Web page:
Author ORCID Identifier

Thaddeus L. Johnson:

Natasha N. Johnson:

Denise McCurdy:

Document Type


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This study examines the association between police facial recognition technology (FRT) deployment and racial differences in arrests across 1,136 U.S. cities in 2016. We estimated doubly robust propensity score models using data from the Bureau of Justice Statistics, FBI Uniform Crime Report, and the U.S. Census Bureau. Results show that agency FRT use contributes to greater racial disparity in arrests. This relationship was underpinned by statistically meaningful and positive FRT effects on Black arrest rates and negative effects on White rates. We also observed more sizeable and significant impacts for adult arrests, indicating that FRT’s association with adult rates primarily drives the overall disparity finding. Results suggest a need for civic leaders to scrutinize the relative contributions of structural factors, agency policies, and government directives to officer decision-making before widely deploying FRT in jurisdictions. For agencies currently using this technology, it would imply the need for policies and supervision that guide, and in some cases restrict, officer discretion in FRT-assisted contexts.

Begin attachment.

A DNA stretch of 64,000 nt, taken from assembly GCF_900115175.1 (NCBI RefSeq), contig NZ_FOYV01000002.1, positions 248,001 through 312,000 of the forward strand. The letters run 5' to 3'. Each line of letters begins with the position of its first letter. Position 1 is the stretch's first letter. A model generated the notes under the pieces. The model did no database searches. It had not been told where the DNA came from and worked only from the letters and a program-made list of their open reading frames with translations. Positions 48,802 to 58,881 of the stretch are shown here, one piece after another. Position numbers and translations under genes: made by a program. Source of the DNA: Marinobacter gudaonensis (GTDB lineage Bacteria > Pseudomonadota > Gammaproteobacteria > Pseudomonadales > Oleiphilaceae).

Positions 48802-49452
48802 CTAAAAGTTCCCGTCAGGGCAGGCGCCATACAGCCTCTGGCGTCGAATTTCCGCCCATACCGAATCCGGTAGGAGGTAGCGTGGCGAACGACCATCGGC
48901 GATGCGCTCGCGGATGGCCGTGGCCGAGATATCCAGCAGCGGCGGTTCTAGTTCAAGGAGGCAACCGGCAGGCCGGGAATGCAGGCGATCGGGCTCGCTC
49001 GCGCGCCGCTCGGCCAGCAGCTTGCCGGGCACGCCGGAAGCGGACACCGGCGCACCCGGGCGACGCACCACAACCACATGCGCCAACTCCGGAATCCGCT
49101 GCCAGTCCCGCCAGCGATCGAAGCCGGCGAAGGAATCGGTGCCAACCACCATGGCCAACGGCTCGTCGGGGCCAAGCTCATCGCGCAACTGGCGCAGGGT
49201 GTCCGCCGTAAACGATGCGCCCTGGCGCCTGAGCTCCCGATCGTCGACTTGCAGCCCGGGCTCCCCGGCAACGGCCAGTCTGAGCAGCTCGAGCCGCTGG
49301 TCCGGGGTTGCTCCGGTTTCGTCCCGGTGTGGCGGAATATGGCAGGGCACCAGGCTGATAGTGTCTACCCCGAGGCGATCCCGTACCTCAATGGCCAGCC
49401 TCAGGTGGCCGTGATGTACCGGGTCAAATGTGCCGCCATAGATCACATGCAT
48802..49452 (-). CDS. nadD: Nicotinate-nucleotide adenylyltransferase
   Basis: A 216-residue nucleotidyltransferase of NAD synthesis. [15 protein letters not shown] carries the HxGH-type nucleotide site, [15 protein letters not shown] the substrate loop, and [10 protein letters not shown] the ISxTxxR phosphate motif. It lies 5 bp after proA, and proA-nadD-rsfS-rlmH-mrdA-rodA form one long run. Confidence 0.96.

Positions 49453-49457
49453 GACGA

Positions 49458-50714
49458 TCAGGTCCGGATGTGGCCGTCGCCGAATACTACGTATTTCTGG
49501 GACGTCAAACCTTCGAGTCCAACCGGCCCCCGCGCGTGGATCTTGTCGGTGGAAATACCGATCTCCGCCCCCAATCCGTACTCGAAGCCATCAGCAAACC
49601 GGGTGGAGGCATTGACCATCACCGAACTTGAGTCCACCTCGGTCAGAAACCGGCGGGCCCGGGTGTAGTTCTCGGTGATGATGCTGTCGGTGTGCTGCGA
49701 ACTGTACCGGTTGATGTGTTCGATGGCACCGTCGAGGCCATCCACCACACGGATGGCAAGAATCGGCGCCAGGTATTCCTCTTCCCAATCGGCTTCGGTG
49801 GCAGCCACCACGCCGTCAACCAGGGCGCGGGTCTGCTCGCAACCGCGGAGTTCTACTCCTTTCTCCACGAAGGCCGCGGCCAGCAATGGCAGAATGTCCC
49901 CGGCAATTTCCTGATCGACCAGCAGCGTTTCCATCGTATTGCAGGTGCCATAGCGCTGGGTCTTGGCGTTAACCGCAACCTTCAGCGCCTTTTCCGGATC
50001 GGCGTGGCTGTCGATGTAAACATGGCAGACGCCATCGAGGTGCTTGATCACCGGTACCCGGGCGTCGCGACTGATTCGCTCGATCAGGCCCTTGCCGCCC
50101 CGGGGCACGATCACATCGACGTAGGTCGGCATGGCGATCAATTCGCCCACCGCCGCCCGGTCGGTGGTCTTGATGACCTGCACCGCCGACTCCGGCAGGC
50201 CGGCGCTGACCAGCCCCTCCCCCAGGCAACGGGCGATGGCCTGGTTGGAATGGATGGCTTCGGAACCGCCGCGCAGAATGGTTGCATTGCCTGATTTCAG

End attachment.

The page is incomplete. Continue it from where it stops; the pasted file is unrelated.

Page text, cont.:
Author accepted manuscript version of an article published by Elsevier in Thaddeus L. Johnson, Natasha N. Johnson, Denise McCurdy, Michael S. Olajide, Facial recognition systems in policing and racial disparities in arrests, Government Information Quarterly, Volume 39, Issue 4, 2022,


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Supplemental Material

Available for download on Thursday, September 26, 2024